How many operas have there been about boxing? a friend asked me at the Washington National Opera on Saturday night. In fact, there have been a few in Washington alone. In 2010, we had “Shadowboxer,” about Joe Louis. In 2013, there was “Approaching Ali.” And now, the Washington National Opera has brought to town Terence Blanchard’s 2013 opera “Champion,” the story of Emile Griffith, best remembered for accidentally killing Benny Paret, his opponent, in a 1962 bout.
Griffith was also gay, or bisexual — Paret taunted him before the fatal fight. “I killed a man and the world forgave me,” he sings, after he is brutally beaten on the street. “I love a man, and the world wants to kill me.” The opening-night audience — one of the most diverse I’ve seen at WNO — broke into applause.
Bringing sexuality and cultural diversity front and center on the opera stage is a worthwhile goal, as that opening-night audience demonstrated. And the resulting piece, while far from perfect, is also far from terrible. Blanchard, an acclaimed jazz musician in a year-long residency at the Kennedy Center, had never tried opera when the Opera Theatre of St. Louis approached him about a commission; Michael Cristofer, his librettist, is a Pulitzer Prize-winning playwright and actor (currently in TV’s “Mr. Robot”). And “Champion” shows two impressive talents working hard to shoehorn themselves into the restricted space of what one might term “opera product” — a story told in music in a way that fills the requirements of a mainstream American opera house.
In practice, this meant a story that was told reasonably effectively with, time and again, the emergence of musical and dramatic moments that briefly revealed the true quality of the creative energies that went into making the work. Blanchard’s score, melodic and somewhat anodynely “operatic” in its vocal writing, though integrating a jazz quartet, was at its best whenever he let more of the jazz come out — in the smooth vocal lines of the elderly Emile, or a striking solo scene in which Emile’s mother’s voice is accompanied only by the single line of a double bass. George Manahan, a veteran of many new American works at the late lamented New York City Opera, conducted with commitment.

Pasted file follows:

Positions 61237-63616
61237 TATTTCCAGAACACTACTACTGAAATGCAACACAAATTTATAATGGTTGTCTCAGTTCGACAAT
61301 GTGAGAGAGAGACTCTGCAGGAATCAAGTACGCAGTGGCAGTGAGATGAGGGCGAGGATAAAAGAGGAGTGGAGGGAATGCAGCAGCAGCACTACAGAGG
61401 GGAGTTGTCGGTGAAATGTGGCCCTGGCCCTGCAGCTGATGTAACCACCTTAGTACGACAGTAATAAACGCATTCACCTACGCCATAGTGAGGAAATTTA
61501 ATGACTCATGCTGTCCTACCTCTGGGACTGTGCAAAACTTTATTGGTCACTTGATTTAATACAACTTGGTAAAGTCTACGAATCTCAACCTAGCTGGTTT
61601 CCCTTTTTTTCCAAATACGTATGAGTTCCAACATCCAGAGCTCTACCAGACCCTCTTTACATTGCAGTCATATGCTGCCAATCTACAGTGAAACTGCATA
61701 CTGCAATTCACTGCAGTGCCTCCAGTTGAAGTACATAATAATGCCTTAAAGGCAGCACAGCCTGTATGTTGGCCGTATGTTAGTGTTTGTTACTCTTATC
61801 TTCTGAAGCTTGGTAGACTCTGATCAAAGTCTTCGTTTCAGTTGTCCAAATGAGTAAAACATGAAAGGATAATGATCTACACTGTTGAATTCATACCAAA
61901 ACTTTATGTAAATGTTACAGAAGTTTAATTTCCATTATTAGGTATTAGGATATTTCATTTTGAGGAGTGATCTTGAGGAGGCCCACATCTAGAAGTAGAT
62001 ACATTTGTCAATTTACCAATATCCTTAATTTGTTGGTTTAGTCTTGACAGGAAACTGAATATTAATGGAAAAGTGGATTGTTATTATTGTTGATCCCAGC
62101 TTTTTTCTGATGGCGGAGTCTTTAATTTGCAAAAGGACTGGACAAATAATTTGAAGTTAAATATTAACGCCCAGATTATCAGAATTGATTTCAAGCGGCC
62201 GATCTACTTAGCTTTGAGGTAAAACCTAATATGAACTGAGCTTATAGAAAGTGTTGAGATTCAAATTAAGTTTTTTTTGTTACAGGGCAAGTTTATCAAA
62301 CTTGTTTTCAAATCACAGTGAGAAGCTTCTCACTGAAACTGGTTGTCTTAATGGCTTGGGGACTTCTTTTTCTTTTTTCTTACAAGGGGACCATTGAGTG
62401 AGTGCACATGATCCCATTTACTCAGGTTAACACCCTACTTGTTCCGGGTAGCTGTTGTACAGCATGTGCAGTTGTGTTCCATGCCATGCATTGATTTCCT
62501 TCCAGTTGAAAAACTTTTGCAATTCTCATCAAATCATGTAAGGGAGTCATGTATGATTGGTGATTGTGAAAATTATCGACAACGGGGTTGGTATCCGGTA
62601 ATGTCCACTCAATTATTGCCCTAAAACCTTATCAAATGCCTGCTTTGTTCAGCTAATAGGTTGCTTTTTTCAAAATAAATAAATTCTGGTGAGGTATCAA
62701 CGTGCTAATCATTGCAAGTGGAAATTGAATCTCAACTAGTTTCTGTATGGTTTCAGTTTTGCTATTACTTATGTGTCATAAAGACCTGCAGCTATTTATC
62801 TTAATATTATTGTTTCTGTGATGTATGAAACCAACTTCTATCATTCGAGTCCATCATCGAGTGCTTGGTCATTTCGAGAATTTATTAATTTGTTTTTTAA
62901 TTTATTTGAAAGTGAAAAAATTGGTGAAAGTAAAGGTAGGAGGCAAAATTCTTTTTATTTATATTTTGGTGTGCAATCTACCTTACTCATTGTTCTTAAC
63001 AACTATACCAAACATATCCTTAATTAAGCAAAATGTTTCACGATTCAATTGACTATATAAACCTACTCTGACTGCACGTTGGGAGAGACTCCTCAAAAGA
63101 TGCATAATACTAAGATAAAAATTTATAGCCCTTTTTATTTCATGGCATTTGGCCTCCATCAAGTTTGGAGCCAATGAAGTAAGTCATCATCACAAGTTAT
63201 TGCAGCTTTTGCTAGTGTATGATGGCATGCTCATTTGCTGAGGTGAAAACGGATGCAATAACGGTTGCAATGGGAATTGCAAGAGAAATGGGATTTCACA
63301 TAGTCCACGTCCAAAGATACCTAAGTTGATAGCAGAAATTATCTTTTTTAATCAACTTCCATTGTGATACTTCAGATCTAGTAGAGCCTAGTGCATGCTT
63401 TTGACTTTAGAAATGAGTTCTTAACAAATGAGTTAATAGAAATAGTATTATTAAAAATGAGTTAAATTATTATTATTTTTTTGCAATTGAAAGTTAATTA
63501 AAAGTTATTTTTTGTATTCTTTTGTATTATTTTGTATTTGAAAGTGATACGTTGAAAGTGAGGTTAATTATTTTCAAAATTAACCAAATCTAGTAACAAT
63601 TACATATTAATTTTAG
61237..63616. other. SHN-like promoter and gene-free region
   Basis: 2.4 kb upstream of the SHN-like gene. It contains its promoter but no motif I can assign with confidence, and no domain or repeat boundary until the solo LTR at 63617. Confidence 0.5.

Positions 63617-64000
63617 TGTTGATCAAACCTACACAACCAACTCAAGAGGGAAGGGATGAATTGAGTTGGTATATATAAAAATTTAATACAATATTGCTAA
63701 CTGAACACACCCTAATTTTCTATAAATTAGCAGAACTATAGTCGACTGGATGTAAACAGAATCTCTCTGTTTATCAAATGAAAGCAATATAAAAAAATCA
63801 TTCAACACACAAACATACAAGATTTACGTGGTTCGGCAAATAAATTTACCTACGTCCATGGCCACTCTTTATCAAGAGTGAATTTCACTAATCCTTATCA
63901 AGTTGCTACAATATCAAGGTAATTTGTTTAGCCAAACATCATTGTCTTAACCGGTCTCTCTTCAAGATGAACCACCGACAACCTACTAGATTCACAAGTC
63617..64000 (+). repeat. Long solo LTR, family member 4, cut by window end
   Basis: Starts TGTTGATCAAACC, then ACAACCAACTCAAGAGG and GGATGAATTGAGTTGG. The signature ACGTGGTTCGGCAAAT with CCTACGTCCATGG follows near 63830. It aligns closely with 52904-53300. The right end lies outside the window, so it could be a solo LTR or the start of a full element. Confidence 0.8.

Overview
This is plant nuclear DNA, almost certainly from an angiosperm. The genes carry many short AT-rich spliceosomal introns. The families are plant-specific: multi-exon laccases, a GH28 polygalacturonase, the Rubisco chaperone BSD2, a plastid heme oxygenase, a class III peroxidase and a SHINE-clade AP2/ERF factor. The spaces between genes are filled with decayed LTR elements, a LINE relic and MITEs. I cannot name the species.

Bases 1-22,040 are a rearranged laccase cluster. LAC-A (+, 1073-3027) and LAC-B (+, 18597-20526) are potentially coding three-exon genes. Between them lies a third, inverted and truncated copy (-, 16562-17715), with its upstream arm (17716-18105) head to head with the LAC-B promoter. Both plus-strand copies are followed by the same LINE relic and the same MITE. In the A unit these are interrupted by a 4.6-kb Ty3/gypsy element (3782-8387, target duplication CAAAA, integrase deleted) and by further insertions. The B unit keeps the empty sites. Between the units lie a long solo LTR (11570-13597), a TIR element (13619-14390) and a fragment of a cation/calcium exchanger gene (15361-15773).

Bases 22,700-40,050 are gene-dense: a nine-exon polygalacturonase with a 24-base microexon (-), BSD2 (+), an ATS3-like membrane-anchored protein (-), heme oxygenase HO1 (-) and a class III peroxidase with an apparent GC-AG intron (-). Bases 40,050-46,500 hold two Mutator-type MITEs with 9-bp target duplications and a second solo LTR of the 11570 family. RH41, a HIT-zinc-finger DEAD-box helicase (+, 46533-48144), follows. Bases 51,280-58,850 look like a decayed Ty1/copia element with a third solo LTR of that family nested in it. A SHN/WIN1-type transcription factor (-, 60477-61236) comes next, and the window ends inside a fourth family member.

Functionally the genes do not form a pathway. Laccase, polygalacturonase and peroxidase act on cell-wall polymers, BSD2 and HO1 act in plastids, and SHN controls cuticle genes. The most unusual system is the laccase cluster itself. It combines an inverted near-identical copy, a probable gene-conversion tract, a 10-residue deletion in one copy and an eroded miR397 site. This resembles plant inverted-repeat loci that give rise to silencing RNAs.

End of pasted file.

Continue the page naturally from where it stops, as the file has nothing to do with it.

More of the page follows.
As for the dramatic merits: “Champion” is one of many recent operas that tell the story of a real person by starting with an old-age scene and reverting to flashbacks, a la “Citizen Kane.” But “Champion” stands out from the crowd through its poignant and telling portrayal of the elderly Emile, who, as sung by Arthur Woodley, represents an achingly sympathetic picture of an old man struggling with dementia. Woodley’s firm, rich bass and gentle presence, in some of Blanchard’s simplest and most effective music, kept him the emotional heart of the evening, as he needed to be, all the way through.
The flashback concept was also effectively dealt with in James Robinson’s production, which used film projections to create evocative atmospheres or images (crowded New York streets; newspaper clippings) framing colorful ensembles. A bright carnival crowd sees the young Emile off from his native Virgin Islands; drag queens dance at a gay bar presided over by Kathy Hagan, a role belted out with chesty relish by Meredith Arwady.
One of the strongest threads in the fabric of Griffith’s past is his relationship to the mother who abandoned him and six other siblings, and whom he finds after he arrives in New York as a young man (sung by the energetic, but vocally pale Aubrey Allicock). I’d like to report that Denyce Graves stole the show in the part, but her voice in an opera house is too worn and threadbare really to carry the emotional weight, despite the fact that she had some of the most effective music, particularly that poignant solo aria.
Vocally and dramatically impressive was the young soprano Leah Hawkins, a member of WNO’s Domingo-Cafritz program, who pulled off two wildly contrasting characters: the vindictive Cousin Blanche, raising and punishing the child Emile (Samuel Grace, with a reedy treble), and Emile’s wife, Sadie. Victor Ryan Robertson showed a smooth tenor voice as Benny Paret and, even more tellingly, as Benny’s son, whom the old Emile asks for forgiveness at the end of the opera. Frederick Ballentine, another Domingo-Cafritz artist, was promising if a little stiff as Luis, Griffith’s adopted son, who cares for him in his old age.
As Howie Albert, the manager who makes Griffith into a fighter and runs his career, Wayne Tigges announced an indisposition before the show and literally lost his voice once it started, so his part was sung from the sidelines by Samuel Schultz while he mimed it from center stage.
“Champion” is a chain of individual numbers, some of them more predictable than others, and it could stand to be cut, particularly in Act II. But it represents something important and worthwhile, not only in including fresh perspectives but also in presenting, in Woodley’s Emile, a character I loved and will remember — which is more than many new operas can boast.
“Champion” runs through March 18.